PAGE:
Tea Machinery

Marshall Tea Machinery

   The long term relationship between Marshalls and two Scottish brothers, who owned a tea plantation in Assam, India, starts in 1875. William and John Jackson were travelling back to the UK to resolve some manufacturing problems and whilst stranded in Assam came across a small Rice Mill, which had a Marshall portable steam engine driving a centrifugal pump for irrigation. They were told that it had been working trouble free for ten years.

They decided that on arrival in England to visit Gainsborough and a deal was struck for Marshalls to manufacture William’s proposed idea for a machine to process tea. This visit would lay the foundations for a long term relationship lasting over 40 years and Marshalls would become one of the largest manufacturer of tea rolling & drying machines in the world.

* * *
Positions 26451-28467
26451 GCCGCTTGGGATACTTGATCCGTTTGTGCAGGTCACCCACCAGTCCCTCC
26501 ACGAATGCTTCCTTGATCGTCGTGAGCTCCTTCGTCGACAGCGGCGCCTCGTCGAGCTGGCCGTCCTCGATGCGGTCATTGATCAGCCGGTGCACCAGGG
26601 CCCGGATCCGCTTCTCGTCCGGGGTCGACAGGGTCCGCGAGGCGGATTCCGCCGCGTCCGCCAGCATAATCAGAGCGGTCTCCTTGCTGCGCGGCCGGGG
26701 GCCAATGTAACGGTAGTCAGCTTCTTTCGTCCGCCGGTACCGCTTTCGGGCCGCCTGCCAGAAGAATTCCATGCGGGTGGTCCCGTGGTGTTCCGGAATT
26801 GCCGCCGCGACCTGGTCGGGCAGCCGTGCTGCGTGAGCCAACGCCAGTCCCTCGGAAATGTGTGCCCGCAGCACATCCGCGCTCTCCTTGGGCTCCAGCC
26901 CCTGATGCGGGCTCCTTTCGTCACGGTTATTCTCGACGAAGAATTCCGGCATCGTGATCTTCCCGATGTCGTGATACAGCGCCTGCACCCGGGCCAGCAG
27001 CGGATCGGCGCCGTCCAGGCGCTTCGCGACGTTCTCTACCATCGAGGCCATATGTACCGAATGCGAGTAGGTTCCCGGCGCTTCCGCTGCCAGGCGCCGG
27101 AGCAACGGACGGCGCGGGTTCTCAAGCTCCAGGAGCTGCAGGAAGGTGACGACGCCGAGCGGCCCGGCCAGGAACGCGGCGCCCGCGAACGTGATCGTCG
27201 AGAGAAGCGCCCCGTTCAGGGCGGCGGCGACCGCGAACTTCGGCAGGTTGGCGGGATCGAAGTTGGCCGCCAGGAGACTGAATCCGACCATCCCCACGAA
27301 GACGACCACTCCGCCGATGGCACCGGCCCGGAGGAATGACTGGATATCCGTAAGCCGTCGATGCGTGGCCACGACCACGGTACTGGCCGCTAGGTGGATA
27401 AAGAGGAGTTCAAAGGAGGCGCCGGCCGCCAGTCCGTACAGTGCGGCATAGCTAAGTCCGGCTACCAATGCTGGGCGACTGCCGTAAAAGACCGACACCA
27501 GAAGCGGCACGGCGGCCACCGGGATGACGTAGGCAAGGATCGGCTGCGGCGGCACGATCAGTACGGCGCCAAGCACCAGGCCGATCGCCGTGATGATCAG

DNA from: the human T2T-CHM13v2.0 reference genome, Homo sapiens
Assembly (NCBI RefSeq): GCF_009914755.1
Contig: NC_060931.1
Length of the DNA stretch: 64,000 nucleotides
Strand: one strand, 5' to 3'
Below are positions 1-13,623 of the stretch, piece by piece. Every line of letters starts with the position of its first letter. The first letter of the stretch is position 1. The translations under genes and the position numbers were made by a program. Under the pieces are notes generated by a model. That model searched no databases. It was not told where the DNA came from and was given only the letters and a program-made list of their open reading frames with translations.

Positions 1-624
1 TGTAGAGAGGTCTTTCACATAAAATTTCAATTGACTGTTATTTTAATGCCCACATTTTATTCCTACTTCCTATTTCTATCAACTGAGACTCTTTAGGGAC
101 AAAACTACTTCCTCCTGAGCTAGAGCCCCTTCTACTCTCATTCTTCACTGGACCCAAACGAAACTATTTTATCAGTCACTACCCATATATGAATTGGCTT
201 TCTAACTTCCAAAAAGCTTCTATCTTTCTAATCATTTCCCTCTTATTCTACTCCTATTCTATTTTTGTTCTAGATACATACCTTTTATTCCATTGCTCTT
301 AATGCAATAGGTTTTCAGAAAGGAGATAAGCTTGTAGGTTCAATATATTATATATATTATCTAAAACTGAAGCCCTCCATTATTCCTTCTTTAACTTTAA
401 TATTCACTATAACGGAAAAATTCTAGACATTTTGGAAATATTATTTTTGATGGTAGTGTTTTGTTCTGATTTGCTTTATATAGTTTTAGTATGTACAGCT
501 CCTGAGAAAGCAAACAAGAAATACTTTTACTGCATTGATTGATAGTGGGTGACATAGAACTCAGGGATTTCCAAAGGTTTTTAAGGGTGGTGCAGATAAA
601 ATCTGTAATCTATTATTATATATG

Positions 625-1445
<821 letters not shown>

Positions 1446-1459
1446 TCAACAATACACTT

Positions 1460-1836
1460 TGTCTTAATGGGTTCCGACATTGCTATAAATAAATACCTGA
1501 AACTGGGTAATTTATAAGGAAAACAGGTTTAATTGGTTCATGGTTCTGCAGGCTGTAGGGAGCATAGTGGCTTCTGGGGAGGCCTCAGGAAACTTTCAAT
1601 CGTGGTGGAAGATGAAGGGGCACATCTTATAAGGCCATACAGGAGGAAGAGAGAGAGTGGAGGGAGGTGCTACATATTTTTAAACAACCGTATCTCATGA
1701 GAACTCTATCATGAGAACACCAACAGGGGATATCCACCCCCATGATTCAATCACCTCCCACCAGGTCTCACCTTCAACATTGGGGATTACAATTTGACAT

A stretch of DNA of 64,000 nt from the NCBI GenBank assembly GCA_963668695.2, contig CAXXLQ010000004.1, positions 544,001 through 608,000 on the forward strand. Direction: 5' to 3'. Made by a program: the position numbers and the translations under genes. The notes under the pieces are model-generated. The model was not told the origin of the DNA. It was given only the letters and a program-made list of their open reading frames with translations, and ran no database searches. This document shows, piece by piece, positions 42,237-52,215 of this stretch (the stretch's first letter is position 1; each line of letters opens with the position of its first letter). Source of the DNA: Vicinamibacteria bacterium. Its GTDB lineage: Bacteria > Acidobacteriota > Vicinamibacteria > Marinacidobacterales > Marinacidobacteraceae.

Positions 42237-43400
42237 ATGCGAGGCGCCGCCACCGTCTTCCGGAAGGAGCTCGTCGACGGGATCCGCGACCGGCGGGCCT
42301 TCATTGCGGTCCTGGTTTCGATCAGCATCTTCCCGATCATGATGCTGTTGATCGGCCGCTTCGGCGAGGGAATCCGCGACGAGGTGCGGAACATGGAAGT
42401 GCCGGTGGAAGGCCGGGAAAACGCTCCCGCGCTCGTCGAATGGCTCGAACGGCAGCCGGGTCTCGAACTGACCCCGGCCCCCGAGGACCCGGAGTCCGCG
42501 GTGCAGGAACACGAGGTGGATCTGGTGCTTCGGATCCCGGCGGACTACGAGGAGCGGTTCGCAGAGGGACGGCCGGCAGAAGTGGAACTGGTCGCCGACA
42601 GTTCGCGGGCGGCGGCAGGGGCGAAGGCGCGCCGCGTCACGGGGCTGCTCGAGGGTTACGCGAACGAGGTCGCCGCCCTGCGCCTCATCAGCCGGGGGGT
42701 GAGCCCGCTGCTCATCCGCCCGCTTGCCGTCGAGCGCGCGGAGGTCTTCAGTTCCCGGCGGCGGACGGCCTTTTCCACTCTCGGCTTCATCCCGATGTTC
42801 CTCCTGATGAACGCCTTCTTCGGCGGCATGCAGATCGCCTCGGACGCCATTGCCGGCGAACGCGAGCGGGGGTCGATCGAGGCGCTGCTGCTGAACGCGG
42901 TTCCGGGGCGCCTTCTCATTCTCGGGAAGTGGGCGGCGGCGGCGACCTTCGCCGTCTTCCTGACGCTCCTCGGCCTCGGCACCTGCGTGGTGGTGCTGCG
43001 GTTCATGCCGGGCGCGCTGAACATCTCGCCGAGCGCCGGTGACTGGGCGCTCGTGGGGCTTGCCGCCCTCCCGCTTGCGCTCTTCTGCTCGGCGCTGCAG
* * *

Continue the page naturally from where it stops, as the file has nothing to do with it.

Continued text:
In October 1877 the drawing office at Marshalls started on working tea machinery drawings. Production of a new Jackson Tea Roller commenced at Marshalls in 1880, which was followed in 1892 with the manufacture of the first tea dryer named “The Britannia”. Later dryers were named Paragon and Empress. By 1895 a new patented rotary tea sifting machine and a tea leaf ball breaking machine made their debut and in 1898 the first Gainsborough built vibrating tea packing machine was manufactured.

In 1930 the first C.T.C. (crushing, tearing & curling) tea machine was manufactured, designed by Sir William McKercher and proved to be highly successful. The introduction of the ‘Briton’ tea packer also proved a valuable addition to the company’s range of machinery. The ‘Quality’ Tea Dryer and the new Double Action Tea Rollers were introduced in 1945. Marshalls took over the manufacturing rights for the Triturator, which was first used in Africa in the early 1950s, by Brooke Bond and 1968 marked the introduction of the new Marshall Hot Feed System of Tea Drying. In 1975, with the takeover by British Leyland Special Products, the manufacture of all tea machinery ceased in Gainsborough, ending a 100 years connection with the town.

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